The singer-songwriter lineage features some illustrious names, with many achieving mainstream success well beyond their simple, raw and emotional sound. Female artists such as Alanis Morissette, Fiona Apple, Tracy Chapman and Tori Amos all come to mind as modern examples of female singer-songwriting success. Whilst the male singer-songwriting legion features just as many, if not more, highly successful artists such as Bob Dylan, James Taylor,James Blunt and Elliott Smith all garnering massive fanbases.
What remains a muddle today is the notoriety of the originators of the singer-songwriter sound and genre. Although some artists like Bob Dylan
and Bruce Springsteen
have retained their legendary status, and rightfully so: There are a whole host of forgotten pioneers who have somehow fallen off the radar of modern listeners. Regardless of their influence over following generations of artists, names like Nick Drake
, Joan Baez, John Martyn
and Alice Stuart would only receive blank stares and puzzled expressions when used as name-drops, no doubt an expression shared by readers of this review. One of the saddest examples of this neglect towards the pioneers of the singer-songwriter genres is Joni Mitchell. Her influence on the singer-songwriter genre cannot be comprehended by mere namedrops, with music stylings originated by Joni Mitchell still repeatedly appearing in modern singer-songwriter albums. Whether conscious of her or not, many modern female artists have Joni Mitchell's imprint all over them, and it is for this that we can look at her as one of if not the most influential female recording artists of the 20th century; and likewise look at Blue
as one of the peaks of her Himalayan-like music catalogue.
When looking for reasons for Mitchell's lack of favour amongst the modern audience, one cannot look past the challenging nature of her music. Mitchell has never tried to nullify her lyrics or themes in favour of a more accessible sound. Her most accessible album, Court and Spark
, can even be considered a challenging listen, with a wealth of content hidden behind a wall of obscurity. If represented by quick snippets of sound, Blue
would appear totally unattractive and dull. Blue
demands a dedicated listen to fully appreciate the delicate and deep emotion. Some listeners will find this totally off-putting, but to ardent listeners, Blue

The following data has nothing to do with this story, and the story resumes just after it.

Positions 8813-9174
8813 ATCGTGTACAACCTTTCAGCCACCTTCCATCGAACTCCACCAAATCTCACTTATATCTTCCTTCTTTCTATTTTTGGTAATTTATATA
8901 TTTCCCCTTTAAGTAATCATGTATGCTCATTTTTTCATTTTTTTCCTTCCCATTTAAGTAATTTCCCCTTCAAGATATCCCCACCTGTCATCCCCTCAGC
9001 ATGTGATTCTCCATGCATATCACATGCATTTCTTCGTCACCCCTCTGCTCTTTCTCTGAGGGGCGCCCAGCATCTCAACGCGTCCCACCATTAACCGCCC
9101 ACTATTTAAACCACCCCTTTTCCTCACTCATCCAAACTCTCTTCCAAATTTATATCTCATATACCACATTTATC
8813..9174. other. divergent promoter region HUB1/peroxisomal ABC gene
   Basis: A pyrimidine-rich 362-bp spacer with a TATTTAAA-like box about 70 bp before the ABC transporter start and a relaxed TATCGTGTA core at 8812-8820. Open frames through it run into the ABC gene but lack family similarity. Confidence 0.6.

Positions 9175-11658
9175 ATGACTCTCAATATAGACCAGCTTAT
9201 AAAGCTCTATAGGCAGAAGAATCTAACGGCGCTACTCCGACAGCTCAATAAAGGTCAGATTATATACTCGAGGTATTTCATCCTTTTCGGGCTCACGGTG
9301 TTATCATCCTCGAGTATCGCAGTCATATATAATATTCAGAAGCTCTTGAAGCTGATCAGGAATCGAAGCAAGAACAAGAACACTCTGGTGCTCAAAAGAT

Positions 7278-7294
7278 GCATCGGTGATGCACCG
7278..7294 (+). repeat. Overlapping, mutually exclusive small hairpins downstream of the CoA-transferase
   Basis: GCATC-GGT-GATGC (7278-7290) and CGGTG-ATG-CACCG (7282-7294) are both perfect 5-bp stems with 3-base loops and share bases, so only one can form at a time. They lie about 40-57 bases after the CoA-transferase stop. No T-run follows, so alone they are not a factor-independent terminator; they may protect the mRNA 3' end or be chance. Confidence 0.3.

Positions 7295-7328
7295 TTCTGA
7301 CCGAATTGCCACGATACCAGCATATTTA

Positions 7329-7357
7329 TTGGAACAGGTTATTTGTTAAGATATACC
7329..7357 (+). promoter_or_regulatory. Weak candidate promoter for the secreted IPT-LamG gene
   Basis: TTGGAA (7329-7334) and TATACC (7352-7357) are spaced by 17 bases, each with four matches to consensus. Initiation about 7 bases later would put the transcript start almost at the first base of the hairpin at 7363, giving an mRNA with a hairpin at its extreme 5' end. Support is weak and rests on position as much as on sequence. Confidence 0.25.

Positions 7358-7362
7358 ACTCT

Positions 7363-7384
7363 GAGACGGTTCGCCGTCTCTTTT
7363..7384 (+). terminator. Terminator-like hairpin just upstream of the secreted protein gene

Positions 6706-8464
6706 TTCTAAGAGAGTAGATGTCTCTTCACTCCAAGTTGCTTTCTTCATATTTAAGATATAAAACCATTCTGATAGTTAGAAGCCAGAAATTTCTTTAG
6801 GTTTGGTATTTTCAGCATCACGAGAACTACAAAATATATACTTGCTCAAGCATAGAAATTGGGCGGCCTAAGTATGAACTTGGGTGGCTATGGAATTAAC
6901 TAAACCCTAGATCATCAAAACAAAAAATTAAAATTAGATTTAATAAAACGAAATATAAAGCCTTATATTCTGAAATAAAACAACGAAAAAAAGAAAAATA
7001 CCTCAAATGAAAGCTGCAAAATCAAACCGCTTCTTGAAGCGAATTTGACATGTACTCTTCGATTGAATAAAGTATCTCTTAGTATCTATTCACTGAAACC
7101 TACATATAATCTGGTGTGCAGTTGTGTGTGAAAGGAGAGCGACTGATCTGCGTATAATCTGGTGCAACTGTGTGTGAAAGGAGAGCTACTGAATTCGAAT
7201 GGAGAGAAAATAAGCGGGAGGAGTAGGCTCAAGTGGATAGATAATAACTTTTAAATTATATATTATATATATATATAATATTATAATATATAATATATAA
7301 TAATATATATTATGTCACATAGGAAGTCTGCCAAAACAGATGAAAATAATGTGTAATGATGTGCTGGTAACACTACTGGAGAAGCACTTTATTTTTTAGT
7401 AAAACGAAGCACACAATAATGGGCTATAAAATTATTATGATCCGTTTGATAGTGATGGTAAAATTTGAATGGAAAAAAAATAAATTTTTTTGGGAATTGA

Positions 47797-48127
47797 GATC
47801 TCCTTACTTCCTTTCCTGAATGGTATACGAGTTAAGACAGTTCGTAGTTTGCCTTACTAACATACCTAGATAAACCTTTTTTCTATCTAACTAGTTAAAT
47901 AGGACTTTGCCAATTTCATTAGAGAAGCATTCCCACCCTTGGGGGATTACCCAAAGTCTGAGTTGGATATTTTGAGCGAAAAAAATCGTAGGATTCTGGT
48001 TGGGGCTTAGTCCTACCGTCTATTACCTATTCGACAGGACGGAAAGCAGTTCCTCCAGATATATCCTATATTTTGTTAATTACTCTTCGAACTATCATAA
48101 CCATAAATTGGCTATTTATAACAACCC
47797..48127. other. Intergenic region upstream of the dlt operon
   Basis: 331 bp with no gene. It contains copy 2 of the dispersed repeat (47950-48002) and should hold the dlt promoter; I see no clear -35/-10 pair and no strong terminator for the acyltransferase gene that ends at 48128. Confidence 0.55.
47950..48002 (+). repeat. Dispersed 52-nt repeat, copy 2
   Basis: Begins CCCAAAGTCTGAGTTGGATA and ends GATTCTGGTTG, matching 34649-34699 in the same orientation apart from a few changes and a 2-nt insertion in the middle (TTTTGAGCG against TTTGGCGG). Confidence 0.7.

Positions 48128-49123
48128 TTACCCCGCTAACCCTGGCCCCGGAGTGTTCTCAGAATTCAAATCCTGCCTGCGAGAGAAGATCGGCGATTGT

reveals its tender form, most notably in the lyrics.
In the music world, focus plays a large part in targeting the subconscious emotion in listener's heads and hearts. When the focus falls upon so few layers of sound, the importance of sonic depth becomes incredibly high. The usual one-two guitar/piano and vocals punch of the singer-songwriter genre places an incredibly large emphasis on the two feature instruments; requiring full, true, passionate and raw emotion in each instrument to rival that of a fifty-member orchestra. Poor lyricists often begin to strain under the burden placed on their vocal and lyrical talents, as can be seen with James Blunt
. But in direct contrast, the emphasis placed on the vocals and lyrics of singer-songwriters has produced some works of poetic genius, something Joni Mitchell captures with Blue
Some have speculated that Blue
was named after Mitchell's close friend David Blue, yet regardless of this the colour Blue
is an adequate description of the spirit of the album. The title track however can be seen clearly as a message to her suspected lover David Blue, intertwining subtle messages throughout the lyrics. The elongated first word of the title track evokes such natural emotion, an incredibly rare and unforgettable sound of Joni Mitchell sorrowing 'Blue' over an immersing piano melody. The song feels so fleeting, a moment in time, before being washed away by the tide. Yet its image remains long after its physical life, with the powerful emotion affecting the listener in an almost indescribable way, "Crown and anchor me, or let me sail away."
With just a piano and her voice, more emotion is created between the two than many artists could hope to create in their entire career.
There are moments of pure happiness in the album, as Joni Mitchell captures what its like to have the whole world in front of you. Songs like Carey